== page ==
But mostly because of its small size, the school rarely has turned out large National Signing Day contingents.
This year's crop of Red Devils was an exception.
Lincoln County translated its recent run of Friday-night success into one of its largest groups to sign national letters of intent Wednesday. Three players inked with Division I programs, and more than a handful of others signed with smaller schools or junior colleges.
"In my 27 years here, this is the largest amount of kids we've had to sign scholarships, and we're really happy about that," assistant head coach Howard Ellis said. "We just knew this would be a special class, even from their middle school days. And these guys signing today, they proved us right."
Brandon Barden already is enrolled at Virginia Tech, where he will play receiver, and Darell Norman signed with the University of Alabama-Birmingham, where he'll play running back.
Also, defensive lineman Jarius Wynn, a 2005 Lincoln graduate, joined Georgia's incoming class in Athens, having spent the past two years at Georgia Military College.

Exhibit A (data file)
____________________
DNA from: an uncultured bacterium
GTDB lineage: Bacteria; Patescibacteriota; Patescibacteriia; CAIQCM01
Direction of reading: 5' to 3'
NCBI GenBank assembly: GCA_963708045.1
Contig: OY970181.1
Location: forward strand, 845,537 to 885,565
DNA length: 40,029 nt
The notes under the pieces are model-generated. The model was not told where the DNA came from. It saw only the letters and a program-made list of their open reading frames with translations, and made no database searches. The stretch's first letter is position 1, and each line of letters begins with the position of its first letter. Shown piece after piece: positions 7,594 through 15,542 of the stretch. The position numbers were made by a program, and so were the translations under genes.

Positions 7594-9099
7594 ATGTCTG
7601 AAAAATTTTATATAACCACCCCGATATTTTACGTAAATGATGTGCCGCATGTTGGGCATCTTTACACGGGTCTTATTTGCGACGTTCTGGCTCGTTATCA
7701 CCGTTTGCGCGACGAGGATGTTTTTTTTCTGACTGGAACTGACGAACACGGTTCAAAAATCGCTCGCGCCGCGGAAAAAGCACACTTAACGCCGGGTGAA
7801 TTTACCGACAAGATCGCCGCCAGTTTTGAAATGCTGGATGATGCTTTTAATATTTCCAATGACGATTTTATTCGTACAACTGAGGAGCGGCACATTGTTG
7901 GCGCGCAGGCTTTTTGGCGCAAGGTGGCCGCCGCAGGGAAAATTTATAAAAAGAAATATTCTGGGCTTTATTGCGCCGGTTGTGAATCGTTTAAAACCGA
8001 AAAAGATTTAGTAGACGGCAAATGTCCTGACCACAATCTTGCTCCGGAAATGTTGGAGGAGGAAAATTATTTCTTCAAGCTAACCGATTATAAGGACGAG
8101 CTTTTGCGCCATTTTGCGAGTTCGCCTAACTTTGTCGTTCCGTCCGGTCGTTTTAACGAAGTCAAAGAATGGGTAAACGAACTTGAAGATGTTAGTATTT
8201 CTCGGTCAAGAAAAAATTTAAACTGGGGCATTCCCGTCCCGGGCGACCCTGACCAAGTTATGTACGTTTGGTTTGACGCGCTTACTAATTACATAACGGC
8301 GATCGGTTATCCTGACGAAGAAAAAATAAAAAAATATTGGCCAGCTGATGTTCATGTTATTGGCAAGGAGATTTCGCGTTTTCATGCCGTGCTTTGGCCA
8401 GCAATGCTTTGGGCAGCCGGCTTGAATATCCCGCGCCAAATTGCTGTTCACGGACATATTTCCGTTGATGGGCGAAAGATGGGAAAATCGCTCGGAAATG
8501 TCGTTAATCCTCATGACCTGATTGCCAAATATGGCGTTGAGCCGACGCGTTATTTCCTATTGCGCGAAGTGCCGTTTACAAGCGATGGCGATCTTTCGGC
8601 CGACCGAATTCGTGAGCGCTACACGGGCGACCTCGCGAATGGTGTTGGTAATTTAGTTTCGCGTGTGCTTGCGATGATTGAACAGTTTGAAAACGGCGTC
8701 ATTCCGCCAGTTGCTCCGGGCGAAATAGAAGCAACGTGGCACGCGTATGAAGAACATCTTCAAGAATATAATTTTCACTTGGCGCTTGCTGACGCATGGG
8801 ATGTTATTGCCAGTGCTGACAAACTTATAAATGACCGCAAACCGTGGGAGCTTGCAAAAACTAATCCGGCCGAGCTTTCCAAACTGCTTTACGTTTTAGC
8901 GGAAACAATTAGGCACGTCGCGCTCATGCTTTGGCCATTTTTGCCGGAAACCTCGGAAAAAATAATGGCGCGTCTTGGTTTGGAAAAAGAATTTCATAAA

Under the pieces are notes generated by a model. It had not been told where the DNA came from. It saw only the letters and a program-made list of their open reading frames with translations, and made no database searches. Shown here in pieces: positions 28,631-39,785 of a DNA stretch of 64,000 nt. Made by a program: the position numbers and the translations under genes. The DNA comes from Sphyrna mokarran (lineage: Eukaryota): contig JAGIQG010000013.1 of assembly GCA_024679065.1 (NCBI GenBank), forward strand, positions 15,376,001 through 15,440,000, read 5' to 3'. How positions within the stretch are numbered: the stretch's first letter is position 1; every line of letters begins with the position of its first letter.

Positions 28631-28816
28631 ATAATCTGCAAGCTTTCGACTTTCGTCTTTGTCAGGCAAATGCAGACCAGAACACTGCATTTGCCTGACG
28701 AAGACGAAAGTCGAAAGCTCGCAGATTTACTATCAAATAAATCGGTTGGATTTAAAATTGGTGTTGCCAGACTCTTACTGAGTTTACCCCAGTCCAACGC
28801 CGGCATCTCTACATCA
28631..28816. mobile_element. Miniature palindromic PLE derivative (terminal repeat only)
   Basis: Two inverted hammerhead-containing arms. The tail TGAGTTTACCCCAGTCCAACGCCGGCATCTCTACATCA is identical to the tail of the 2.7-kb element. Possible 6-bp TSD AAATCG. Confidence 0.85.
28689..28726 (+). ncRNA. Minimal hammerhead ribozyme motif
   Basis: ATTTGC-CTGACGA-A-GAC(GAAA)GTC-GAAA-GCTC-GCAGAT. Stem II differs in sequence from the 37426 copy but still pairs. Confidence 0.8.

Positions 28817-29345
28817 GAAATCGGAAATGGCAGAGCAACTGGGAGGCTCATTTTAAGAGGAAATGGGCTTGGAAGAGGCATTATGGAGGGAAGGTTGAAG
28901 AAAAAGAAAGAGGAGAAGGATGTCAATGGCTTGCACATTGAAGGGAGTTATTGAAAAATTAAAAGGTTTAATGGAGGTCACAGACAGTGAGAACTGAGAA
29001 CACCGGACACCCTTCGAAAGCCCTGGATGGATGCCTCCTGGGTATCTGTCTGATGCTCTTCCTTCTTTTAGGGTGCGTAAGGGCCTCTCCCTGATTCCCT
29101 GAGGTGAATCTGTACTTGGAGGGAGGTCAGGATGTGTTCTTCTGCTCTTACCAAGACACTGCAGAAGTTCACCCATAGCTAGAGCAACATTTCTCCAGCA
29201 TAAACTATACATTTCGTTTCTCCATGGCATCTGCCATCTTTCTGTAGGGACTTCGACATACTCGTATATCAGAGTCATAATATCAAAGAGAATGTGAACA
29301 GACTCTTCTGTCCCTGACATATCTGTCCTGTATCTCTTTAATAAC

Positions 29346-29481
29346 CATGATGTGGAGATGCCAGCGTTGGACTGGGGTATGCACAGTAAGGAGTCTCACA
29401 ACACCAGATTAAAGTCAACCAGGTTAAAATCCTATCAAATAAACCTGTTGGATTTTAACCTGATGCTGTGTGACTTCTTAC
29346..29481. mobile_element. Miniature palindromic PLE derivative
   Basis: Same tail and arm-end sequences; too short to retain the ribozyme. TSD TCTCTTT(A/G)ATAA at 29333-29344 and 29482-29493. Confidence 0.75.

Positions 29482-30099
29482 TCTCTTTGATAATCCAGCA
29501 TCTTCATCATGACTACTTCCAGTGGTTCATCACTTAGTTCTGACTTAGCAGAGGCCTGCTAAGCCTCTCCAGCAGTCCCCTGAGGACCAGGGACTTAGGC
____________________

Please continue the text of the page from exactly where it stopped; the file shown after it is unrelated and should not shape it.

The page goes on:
Defensive back Rontae Norman, The Augusta Chronicle's All-Area Player of the Year, and running back Ricardo "Butch" Norman each signed with GMC.
Defensive back Donnell Wynn and tight end Jatheus Jones (pending qualification) signed with Tuskegee, while linebacker Kiece Crite and running back D.J. Jones also will sign with smaller schools when final decisions are made.
Crite, who underwent an appendectomy during the season, has yet to decide between West Georgia, Tuskegee and Valdosta State. Jones is deciding between Cumberland College and Valdosta State.
"We made history today. I think this is the most Lincoln County's ever had to sign," Donnell Wynn said. "It shows how bad we wanted it and what we had to go through to get it."
"We're pretty excited about it. We had a really good class that came out this year," said Darell Norman, who expects to compete for a starting position for UAB as a true freshman. "We had good athletes with good attitudes, and we had key leaders on and off the field."
One key reason for Lincoln County's larger-than-usual signing class lies in its sheer volume. The team had one of its biggest senior classes in numbers, but more notably, in contribution.
"In the past, we've had as large a senior class, but not as many kids contributed as did this year," Ellis said. "We had 15 seniors, and out of those, all either started or heavily contributed."
Lincoln County coach Larry Campbell was out of town Wednesday.
Reach Steve Sanders at (706) 823-3216 or email@example.com.